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It seems like every CCA-secure KEM1 has some sort of check that the decapsulator performs. Sometimes failure will result in rejection ("explicit rejection") or the decapsulator will simply return a random value ("implicit rejection", like in Fujisaki-Okamoto without aborts). But in any case, the decapsulator knows when a decapsulation fails.

Is this necessary? Is there a CCA-secure KEM where decrypting mauled ciphertexts simply produces pseudorandom plaintexts without the decapsulator being able to detect that it was mauled? This would be a really interesting property for, e.g., PAKEs, where private keys might be low-entropy, and thus passive attacks via decap-and-check-for-error are possible.

It might be that there's a fundamental reason this is impossible. Curious to hear either way.


1 For example, schemes from LPN, from LWE 1 & 2, from DDH 1 & 2, from BDH, from codes, and via transforms like Naor-Yung, and Fujisaki-Okamoto. These examples are mostly PKE, but they're used for KEMs.

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    $\begingroup$ Are there any additional requirements: like construction being in the standard model or tightness ? Otherwise, RSA-KEM and EIS type KEMs are CCA secure in the ROM (under RSA and Ddh), but there's no apparent rejection in the process. $\endgroup$ Commented Jul 12, 2023 at 23:43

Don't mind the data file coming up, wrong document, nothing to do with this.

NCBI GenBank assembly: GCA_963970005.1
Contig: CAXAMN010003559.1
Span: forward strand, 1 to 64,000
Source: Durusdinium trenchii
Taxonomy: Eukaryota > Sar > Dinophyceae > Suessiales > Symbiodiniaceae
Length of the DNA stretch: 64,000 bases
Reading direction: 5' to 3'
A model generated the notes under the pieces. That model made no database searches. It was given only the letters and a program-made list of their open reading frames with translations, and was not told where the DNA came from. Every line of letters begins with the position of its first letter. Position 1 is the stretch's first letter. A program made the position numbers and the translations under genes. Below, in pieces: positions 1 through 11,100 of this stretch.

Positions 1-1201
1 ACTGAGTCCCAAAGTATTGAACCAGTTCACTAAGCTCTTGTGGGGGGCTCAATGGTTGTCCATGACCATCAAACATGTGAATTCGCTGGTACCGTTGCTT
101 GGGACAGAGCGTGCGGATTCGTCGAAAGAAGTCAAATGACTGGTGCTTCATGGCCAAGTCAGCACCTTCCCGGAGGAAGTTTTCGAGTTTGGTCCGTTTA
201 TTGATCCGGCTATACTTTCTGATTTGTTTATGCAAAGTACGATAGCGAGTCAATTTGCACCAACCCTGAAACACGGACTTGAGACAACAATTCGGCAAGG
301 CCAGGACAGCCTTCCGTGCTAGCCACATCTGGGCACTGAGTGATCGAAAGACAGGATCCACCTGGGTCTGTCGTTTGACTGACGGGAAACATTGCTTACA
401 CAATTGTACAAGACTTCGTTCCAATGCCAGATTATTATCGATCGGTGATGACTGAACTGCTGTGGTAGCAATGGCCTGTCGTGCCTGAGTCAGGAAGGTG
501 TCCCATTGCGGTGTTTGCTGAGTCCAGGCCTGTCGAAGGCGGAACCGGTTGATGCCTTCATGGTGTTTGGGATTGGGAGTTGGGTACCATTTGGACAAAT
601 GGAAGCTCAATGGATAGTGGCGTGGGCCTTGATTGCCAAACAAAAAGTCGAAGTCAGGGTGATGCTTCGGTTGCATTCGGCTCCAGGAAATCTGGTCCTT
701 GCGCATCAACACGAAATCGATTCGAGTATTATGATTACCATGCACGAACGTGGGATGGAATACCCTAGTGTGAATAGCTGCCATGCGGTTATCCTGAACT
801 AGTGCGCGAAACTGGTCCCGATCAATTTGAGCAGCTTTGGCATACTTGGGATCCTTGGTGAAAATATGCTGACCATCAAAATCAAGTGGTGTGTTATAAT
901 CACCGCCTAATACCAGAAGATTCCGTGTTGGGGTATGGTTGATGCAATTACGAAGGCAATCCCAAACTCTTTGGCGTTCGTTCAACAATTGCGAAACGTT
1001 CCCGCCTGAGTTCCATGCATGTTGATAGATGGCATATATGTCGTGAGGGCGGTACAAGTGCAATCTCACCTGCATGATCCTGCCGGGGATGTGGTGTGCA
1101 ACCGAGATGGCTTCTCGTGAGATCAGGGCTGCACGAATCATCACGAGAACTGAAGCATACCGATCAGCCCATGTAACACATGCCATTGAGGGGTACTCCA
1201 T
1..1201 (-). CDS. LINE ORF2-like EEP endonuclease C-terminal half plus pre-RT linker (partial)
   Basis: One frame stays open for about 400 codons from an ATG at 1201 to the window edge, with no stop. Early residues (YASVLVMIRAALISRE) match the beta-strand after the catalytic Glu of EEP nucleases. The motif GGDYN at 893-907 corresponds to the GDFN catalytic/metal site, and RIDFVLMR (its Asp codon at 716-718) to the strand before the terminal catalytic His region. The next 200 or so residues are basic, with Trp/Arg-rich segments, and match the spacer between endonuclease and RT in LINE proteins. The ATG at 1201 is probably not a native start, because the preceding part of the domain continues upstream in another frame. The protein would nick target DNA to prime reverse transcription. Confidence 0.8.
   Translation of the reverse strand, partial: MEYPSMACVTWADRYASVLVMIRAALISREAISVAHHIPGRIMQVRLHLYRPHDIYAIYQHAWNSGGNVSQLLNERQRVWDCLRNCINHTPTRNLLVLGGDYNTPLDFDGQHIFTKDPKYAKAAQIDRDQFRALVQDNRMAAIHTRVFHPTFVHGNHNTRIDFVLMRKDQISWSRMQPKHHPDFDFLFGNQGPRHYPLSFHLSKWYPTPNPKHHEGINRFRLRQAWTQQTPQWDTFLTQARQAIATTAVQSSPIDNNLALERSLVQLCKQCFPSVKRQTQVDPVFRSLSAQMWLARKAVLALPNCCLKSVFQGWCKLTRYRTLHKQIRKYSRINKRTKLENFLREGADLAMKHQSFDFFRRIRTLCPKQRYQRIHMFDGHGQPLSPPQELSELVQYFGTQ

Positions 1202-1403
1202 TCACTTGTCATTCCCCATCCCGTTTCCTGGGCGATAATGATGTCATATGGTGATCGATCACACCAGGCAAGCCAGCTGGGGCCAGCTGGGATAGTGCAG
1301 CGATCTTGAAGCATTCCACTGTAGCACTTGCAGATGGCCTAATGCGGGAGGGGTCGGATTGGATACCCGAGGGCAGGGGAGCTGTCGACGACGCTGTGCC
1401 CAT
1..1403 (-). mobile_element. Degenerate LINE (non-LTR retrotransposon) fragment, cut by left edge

• $\begingroup$ Indeed, I think these are good examples of what I was looking for! $\endgroup$
    – rozbb
    Commented Jul 13, 2023 at 5:21

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It's hard to say for certain whether "mauled ciphertexts are undetectable" in a KEM -- this is presumably a security property, so one would need a formal security definition and proof (and for the purposes of this security definition, the adversary is the decapsulator, which is a rather strange scenario). But RSA-KEM seems to be a counterexample which is CCA-secure but provides no way to detect mauled ciphertexts.

  • The keypair is a standard RSA keypair: $pk = (N,e)$ and $sk = (N,d)$ where $ed \equiv 1 \pmod{\phi(N)}$.
  • To encapsulate under public key $(N,e)$:
    1. Sample $r \gets \mathbb{Z}_N$
    2. The ciphertext is $c = r^e \bmod{N}$
    3. The encapsulated key is $K = H(r)$
  • To decrypt $c$, simply output $H(c^d \bmod N)$

The fact that this scheme is CCA-secure (when $H$ is a random oracle) is proven in Shoup.

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  • $\begingroup$ Thank you, this is what I was looking for. It also appears that ECIES-KEM from the same source has this property. $\endgroup$
    – rozbb
    Commented Jul 13, 2023 at 5:22
  • $\begingroup$ A follow up, and maybe this should be a separate question: does such an IB-KEM exist? Sepcifically in the face of an adversary who possibly knows the master secret key. $\endgroup$
    – rozbb
    Commented Jul 13, 2023 at 5:22
  • $\begingroup$ Follow up: I believe the answer is yes. Section 7.1 of this paper shows that a KEM version of Boneh-Franklin is CCA-secure. And the ciphertexts are uniformly random, so that satisfies the undetectability requirement. $\endgroup$
    – rozbb
    Commented Jul 14, 2023 at 2:23

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